pointer to a vector of pointers to structs...accessing members

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Hi There is probably a simple solution to this; I keep getting the error message "base operand of ->' has non-pointer type", so I know that this is probably a syntax problem. I have a vector or pointers to structs: typedef vector<Project*> project_vec; I use this in my code generally as follows: project_vec vec_ = new project_vec; ...some method.... { int i = 0; while (!in.fail()) { if ( projectid == in.getString() ) { // Initialize memory. vec_->push_back(new Project); vec_[i]->projectid = projectid; // projectid is a member of struct Project. . . ++i; } } The statement 'vec_[i]->projectid = projectid;' results in a g++ 3.3 compiler error message "base operand of ->' has non-pointer type". Have I missed something simple such as not initializing vec_ correctly, ie vec_() ? Thanks --random

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Please note that the code statement above:

'project_vec vec_ = new project_vec;'

should be:

'project_vec * vec_ = new project_vec;'

-random

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you want:
(*vec_)[i]->projectid = projectid;

alternativly (gives you range checking to)
vec_->at(i)->projectid = projectid;

edit:
or why not:
vec_->back()->projectid = projectid;

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First, is there a reason you're using a pointer to a vector rather than just a stack-based or static vector? If there is then the syntax you need to access element i is either (*vec_)[i]->projectid; or vec_->operator[](i)->projectid;. This is because vec_ is a pointer. For a pointer the expression pointer[n] is equivalent to *(pointer + n). So vec_[i] has type std::vector< Project * >, but for i != 0 is invalid, since it points to incorrect memory.

Enigma

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Thanks greatly for your help, DigitalD. I've made the code changes and the error messages have disappeared. I prefer the notation '->at(i)->' simply because I find the path to members easier to follow (and there is range checking of course).

Enigma, I've made this a pointer to a vector because I will eventually be creating a lot of runtime vectors that will be passed around and linked to other structures during runtime, as my program grows. The code syntax is a bit more complex this way, but if class design is suitable then eventually the program should be much more flexible.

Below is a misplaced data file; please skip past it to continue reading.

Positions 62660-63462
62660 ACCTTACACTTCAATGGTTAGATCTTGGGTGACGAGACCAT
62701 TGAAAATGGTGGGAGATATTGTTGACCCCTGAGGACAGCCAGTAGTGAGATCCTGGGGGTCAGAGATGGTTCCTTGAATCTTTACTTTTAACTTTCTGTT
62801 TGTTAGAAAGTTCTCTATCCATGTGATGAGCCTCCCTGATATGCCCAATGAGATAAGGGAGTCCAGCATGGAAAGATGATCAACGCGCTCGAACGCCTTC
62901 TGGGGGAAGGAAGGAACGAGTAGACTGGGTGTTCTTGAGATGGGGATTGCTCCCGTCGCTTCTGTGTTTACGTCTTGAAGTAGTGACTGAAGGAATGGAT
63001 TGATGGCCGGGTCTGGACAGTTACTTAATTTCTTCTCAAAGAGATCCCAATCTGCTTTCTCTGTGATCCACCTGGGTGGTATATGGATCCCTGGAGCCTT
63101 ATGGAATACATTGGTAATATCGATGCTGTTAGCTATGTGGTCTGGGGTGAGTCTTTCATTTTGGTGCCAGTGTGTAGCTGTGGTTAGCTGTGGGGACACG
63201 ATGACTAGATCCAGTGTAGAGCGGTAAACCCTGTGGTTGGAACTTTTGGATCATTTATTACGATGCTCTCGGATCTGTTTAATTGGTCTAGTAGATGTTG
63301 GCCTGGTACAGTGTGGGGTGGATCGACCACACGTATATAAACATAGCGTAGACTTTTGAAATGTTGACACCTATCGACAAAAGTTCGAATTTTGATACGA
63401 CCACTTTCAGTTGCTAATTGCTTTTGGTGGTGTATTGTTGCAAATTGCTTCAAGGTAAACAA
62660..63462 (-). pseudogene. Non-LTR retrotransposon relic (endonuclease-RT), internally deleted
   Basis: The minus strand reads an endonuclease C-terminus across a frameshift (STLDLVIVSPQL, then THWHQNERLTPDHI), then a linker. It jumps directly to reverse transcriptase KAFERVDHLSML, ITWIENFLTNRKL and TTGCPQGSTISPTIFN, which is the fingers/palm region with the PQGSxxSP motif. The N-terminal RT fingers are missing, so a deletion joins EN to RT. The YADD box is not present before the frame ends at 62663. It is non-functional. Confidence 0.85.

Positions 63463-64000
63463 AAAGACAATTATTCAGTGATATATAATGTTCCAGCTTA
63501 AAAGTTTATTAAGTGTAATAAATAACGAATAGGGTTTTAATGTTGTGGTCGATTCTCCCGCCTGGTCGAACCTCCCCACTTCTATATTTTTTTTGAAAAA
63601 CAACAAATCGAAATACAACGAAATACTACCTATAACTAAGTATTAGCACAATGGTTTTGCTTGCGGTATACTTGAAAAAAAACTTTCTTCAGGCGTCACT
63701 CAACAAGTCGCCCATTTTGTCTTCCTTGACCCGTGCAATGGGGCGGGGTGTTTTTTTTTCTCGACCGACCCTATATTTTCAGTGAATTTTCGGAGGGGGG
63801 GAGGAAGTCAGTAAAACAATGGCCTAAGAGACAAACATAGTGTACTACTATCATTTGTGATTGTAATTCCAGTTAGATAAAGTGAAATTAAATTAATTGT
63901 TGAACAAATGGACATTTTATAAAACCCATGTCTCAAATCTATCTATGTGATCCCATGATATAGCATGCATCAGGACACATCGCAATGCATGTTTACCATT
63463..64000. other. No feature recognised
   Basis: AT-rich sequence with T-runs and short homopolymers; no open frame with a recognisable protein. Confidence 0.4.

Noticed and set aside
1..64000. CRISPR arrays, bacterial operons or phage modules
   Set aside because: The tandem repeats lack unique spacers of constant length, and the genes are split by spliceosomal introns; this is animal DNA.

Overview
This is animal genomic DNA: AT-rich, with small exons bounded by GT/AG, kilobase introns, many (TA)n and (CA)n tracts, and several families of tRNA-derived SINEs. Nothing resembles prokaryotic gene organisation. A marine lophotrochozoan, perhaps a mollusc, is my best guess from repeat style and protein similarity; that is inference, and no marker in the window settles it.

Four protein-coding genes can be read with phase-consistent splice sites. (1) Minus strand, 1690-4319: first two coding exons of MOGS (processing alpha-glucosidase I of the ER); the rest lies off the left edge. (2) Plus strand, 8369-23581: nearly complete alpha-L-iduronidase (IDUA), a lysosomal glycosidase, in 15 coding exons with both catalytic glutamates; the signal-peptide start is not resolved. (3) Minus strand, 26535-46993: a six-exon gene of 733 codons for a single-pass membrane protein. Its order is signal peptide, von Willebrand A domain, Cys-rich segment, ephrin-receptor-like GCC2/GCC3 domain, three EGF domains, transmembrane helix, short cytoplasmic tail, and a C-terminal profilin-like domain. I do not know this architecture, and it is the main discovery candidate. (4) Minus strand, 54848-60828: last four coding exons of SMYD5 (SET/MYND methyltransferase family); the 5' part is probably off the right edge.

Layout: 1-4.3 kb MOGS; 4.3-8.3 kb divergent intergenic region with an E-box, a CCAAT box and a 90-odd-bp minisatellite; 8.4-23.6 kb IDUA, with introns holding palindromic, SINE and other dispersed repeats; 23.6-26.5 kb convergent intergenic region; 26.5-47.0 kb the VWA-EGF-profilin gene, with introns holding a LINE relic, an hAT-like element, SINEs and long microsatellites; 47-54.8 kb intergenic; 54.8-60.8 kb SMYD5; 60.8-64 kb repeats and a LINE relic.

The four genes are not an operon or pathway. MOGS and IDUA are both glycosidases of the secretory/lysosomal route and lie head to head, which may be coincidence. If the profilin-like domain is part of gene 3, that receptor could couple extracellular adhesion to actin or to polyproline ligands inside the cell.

Originally, I made the system in terms of static vectors, which worked fine, but I started to run into some problems. So I'm in the process of rewriting these parts of the code. Besides, it helps me learn C++ in more depth as well, which is never a bad thing, in my view.

One of the things that I've noticed is that STL container and string class member access changes significantly when the class becomes a pointer. Simple member access syntax goes out the window. For example, when I recently created a pointer to a string map object, I also changed access as follows:

typedef map<string,string> string_map

as non-pointer:
string_map smap;
smap[key] = value;

as pointer:
string_map * smap;
smap->insert(make_pair(key,value));

These types of changes to STL container pointers are not very well documented in existing books. I've tried to get the best references, such as those by Josuttis and Stroustrup, but this useful info is buried deep, if at all there.

I really like utilizing the STL as much as possible in my work, it solves a lot of problems can make result in elegant code, but I wish that these subtleties were better documented.

--random

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Quote:
 Original post by random_thinkeras non-pointer:string_map smap;smap[key] = value;as pointer: string_map * smap;smap->insert(make_pair(key,value));

For the pointer version, have you tried (*smap)[key] = value ?

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Be aware that map::insert is not equivalent to map::operator[]. map::insert will only ever add a key-value pair to the map and then only if the key is not already in the map. It will never update the value of an existing key-value pair. map::operator[] will either add a key-value pair, or update an existing key-value pair.
#include <iostream>#include <map>int main(){	std::map< int, int > map;	map.insert(std::make_pair(1, 7)); // inserts mapping (1)->(7)	map.insert(std::make_pair(1, 8)); // has no effect	std::cout << map[1] << '\n'; // prints 7	map[2] = 7; // inserts mapping (2)->(7)	map[2] = 8; // updates mapping (2)->(7) to (2)->(8)	std::cout << map[2] << '\n'; // prints 8}

Enigma

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Thanks for the tip, Anonymous, I'll try it. I would assume that:

(*smap)[key] = value

will behave the same as the non-pointer:

smap[key] = value;

in that one would be able to update a value, as opposed to the pointer version:

smap->insert(make_pair(key,value));

which Enigma (thanks again) correctly pointed out will add new entries, but not update existing keys.

Cheers,

--random.

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